State, Local Officials Urge Bay Area Residents to Sign up for Health Insurance by Friday

State and local officials urged Bay Area residents Wednesday to sign up for health insurance coverage through the state’s health insurance marketplace by Friday to benefit from lower premiums.

More than 450,000 residents across the Bay Area, including more than 103,000 who are uninsured, are eligible for lower health care premiums if they sign up for insurance through Covered California by the end of the week, according to state officials.

The reduced costs are the result of federal tax credits included in the American Rescue Plan, the pandemic relief package Congress passed last month.

“I think this is a golden opportunity to take advantage of additional subsidies that the Rescue Plan will include but also some subsidies the state of California has invested in,” La Clinica de La Raza CEO Jane Garcia said Wednesday in a virtual briefing. “I think this is a golden opportunity to get covered and to catch up.”

The tax credits in the relief package are also expected to lower premiums by an average of $180 per month for roughly 280,000 Bay Area residents who already get insurance through Covered California, which the state formed under the Affordable Care Act, former President Barack Obama’s health care law.

Those savings will automatically be applied to existing customers’ accounts, according to Covered California officials.

State officials expect the tax credits will save state residents more than $3 billion in total through the end of 2022, when they are set to expire.

“The new and expanded financial help provided by the American Rescue Plan can help people throughout the Bay Area get covered and stay covered by lowering their premiums and putting money back into their pockets,” Covered California executive director Peter Lee said in a statement. “The American Rescue Plan provides the most significant consumer cost savings since the Affordable Care Act began, but in order for many people to make the most of that savings, they need to act before the month ends.”

Residents can visit or contact Covered California at 800.300.1506 for information on signing up for health care coverage.

One Comment

  1. Covered California and the Affordable Care Act, simply put, ask people to buy health insurance from a small number of private health insurance companies. The reason there a small number of such companies is due to the highly concentrated nature of that market, a result of mergers and acquisitions and the failure of the government to enforce ant-trust, anti-monopoly laws in that industry. (In Santa Clara County in 2020, there were four private companies–Anthem Blue Cross, Blue Shield, Kaiser and Valley Health Plan. See page 37 of

    As someone who has purchased health insurance coverage through Covered California since its establishment in 2014, I can attest that there is virtually no difference in the premium costs as between one insurer and another. Each year, I review them and there is very little to no difference between the plans. I can also attest that the premiums have increased every single year, the fundamental reason being the monopoly pricing that results from the high market concentration (monopolization) that allows the few companies to essentially set the premiums (prices) they want.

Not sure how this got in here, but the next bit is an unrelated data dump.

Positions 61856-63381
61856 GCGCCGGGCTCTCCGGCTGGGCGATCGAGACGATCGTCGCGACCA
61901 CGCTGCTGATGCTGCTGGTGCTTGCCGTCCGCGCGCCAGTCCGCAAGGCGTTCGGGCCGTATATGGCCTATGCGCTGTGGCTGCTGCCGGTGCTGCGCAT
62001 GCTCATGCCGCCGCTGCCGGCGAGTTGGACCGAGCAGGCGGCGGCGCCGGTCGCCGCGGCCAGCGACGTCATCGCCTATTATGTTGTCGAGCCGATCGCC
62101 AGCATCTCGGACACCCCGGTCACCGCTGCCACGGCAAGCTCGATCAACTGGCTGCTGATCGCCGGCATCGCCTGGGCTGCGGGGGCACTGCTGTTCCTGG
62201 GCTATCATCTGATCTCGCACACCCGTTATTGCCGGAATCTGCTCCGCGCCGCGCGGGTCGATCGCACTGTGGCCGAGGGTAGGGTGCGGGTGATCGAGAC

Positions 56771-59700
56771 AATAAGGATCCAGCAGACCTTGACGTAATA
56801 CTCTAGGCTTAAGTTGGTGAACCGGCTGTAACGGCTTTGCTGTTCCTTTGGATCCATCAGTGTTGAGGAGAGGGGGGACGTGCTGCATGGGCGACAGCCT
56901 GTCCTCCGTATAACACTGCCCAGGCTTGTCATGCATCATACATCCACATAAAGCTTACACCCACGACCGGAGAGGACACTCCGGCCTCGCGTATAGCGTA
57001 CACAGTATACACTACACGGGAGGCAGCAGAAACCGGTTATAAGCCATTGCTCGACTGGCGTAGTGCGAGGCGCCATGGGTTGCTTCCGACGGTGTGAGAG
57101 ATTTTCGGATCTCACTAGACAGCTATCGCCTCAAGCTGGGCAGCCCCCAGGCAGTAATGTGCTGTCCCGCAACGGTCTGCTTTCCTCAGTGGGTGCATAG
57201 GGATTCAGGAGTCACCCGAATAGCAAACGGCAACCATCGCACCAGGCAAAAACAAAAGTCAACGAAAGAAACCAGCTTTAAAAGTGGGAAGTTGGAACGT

The federal government, rather than using its considerable power to negotiate premiums with these insurance companies on behalf of the buyers in the exchanges, or just force the companies to lower premiums, allows the insurance companies to freely set prices. To make the insurance plans somewhat affordable, the federal government instead pays part of the premiums set by those monopoly companies on behalf of lower to middle income people who buy their insurance through Covered California (or Obamacare generally). In paying for an increasing share of the monopoly-priced premiums–as noted in the above article–the government, in effect, encourages the companies to raise premiums, something they have done consistently since 2014.

    Whether individuals or households shoulder 100% of the set premium costs, or whether they pay only 20% of those premiums with the government (taxpayers, actually) paying the other 80%, private health insurance companies receive the whole premium (price) they have set. In general, this is the most costly and wasteful type of health insurance in the entire U.S. healthcare system. Private insurance companies are in the business to earn profits for their owners. Profits add a layer of unneccesary costs for insurance buyers, in this case households and taxpayers. More ominous is the common practice of private insurance companies to challenge claims and/or deny coverage for patients seeking care. While this boosts their profits–as they pay out less for each dollar of premiums they bring in–the results for patients are sometimes deadly and oftentimes debilitating.

    As nearly all experts in the field know, the least costly, most efficacious type of health care insurance is a publicly-financed, single payer system. Expanding and improving the existing Medicare system to cover everyone for all necessary services would save an estimated 68,000 lives in the U.S. each year, extend lives at a rate of 1.7 million life-years each year and save nearly a half-trillion dollars ($450,000,000,000) each year relative to our current system. More than 90 percent of U.S. households and businesses would see significant health cost savings under such a rational public plan (see

    Any expert not on the payroll, or under the influence of, private insurers, hospitals or drug companies will tell you that improved and expanded Medicare is the least costly and most equitable solution for the millions of Americans struggling with inadequate health care coverage and its unbearable costs (;

Leave a Reply

Your email address will not be published. Required fields are marked *